Third, coal reservoirs are deemed to be the last hope of energy-deficient Pakistan, although controversially. With over 180 billion tonnes of coal reserves identified at Thar coal field, it is a prospect worth pursuing. The coal currently being extracted is of not good quality, used primarily in brick kiln and cement industries.

Another major energy source consists of renewable resources. These resources are naturally replenished and can be utilized again and again to produce energy, coming from sources such as water, sunlight, wind, tide and geothermal heat. It is sustainable and clean.   
    Hydropower is produced using electricity generators to extract energy from moving water. Pakistan is a goldmine of hydel power, which is under-utilized contributing only 34% to total electricity generation. The potential generation ranges between 41,000 to 45,000 MW, whereas only 6555 MW is being tapped. Currently, there are five hydropower stations, fully functional, namely, Tarbela Dam, Ghazi Brotha, Chashma, Warsak and Mangla Dam, with combined production of 6555 MW. There are five potential hydropower stations waiting to come to life including, Diamer-Bhasha, Munda, Kalabagh, Bunji and Dasu Dam with combined capacity of around 17,000 MW, which can meet the shortfall of supply by more than 90%.
    There are alternative sources of energy, apart from the two categories – namely, renewable and non-renewable resource – which are promising and future of sustainable energy production. However, these are contested and yet not as feasible and economical as current sources of energy. The potential of all these alternative sources are huge, beyond our wildest imagination. Future is here.
    Wind potential of Pakistan is 10,000 MW to 50,000 MW. It works on the principle on using wind’s power to drive the blades of wind turbines, ending up in generating power. A Turkish company is going to install a 50 MW turbine in Jhampir. More plants are to be installed in Jhampir, Bin Qasim Karachi, Keti Bandar, etc.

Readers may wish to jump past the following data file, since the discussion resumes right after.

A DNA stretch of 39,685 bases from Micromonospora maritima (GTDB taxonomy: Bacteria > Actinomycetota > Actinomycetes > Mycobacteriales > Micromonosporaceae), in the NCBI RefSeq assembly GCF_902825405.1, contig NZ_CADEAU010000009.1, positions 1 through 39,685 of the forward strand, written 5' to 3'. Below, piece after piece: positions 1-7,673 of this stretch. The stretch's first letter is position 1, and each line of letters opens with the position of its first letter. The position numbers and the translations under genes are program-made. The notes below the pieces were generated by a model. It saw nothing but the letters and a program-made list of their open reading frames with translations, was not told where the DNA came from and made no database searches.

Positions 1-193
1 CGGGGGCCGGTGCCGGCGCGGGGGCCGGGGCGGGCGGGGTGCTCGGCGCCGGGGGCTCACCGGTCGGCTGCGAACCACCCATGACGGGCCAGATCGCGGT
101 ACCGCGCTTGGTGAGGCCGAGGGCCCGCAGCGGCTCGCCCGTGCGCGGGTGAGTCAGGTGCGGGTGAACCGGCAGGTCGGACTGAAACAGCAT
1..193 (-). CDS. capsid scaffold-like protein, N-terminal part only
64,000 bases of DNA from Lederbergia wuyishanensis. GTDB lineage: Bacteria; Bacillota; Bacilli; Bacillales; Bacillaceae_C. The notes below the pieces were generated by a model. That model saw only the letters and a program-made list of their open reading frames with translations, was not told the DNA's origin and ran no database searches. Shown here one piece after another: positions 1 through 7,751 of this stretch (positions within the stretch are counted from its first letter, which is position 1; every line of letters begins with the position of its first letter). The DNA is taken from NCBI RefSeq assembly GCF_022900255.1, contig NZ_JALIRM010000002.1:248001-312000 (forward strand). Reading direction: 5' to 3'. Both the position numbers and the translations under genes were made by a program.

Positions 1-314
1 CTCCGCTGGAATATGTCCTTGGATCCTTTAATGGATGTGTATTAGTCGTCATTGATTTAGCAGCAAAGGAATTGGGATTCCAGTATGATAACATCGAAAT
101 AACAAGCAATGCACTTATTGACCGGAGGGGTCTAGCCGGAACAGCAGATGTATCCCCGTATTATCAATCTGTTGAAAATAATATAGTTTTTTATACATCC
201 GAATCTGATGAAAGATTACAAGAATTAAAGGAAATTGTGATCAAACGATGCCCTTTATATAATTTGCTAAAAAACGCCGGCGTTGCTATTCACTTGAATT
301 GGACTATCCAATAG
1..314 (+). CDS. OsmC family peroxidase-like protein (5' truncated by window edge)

Similarly, solar power also has huge potential of generating 100,000 MW, although it seems like a distant dream, but with revolutionary innovation, its tipping point may not be that far. The key to this treasure is developing solar cells that convert sunlight into electricity. In Gilgit-Baltistan, government is building 20,000 solar water heaters. Mobile companies have been asked to shift fuel of their transmission towers from petroleum oil to solar cells.

Ranging from utter incompetency to foreign pressures and lack of political will, the Pandora box of Pakistan’s current energy crisis traces its roots to multifaceted and distinct causes.
Firstly, over the decades, the demand for energy has grown due to following main reasons: increasing population; electrification of rural areas, in 1990s more than 60,000 areas had connections, whereas in 2000s it has passed the mark of one lakh; industrial and agricultural growth; and increasing transportation needs.
    Secondly, with increasing demand that outpaced the supply, there has been a lack of integrated and proactive planning for growth of energy generation. Although the country did not lack natural resources and sites for the exploitation of non-renewable and renewable energy, it failed to tap its potential. Few plants have been installed by the government to meet future needs. It did invite Independent Power Producers (IPPs) to share its burden; the IPPs have become an object of controversy, and clearly have not been able to meet the shortfall. Against the demand of 20,000 MW, we’re producing only 11,500 MW.
    Thirdly, the cost of production of electricity is so high that it can termed as the main reason of current load-shedding. The main cause of high cost is faulty fuel mix. Furnace oil is being used as the main fuel to produce thermal electricity. It is government’s responsibility to provide power generating companies with furnace oil. The cost producing with latter is Rs16 per kwh, which costs the end-consumer Rs22-25/kwh. Government is unable to pay fuel cost to generating companies, forcing plants to be either shut down or run on low capacity. Generating companies in turn are unable to pay to oil companies resulting in a high circular debt of around Rs400 billion. Without clearing this burden of debt, load-shedding situation cannot improve an iota.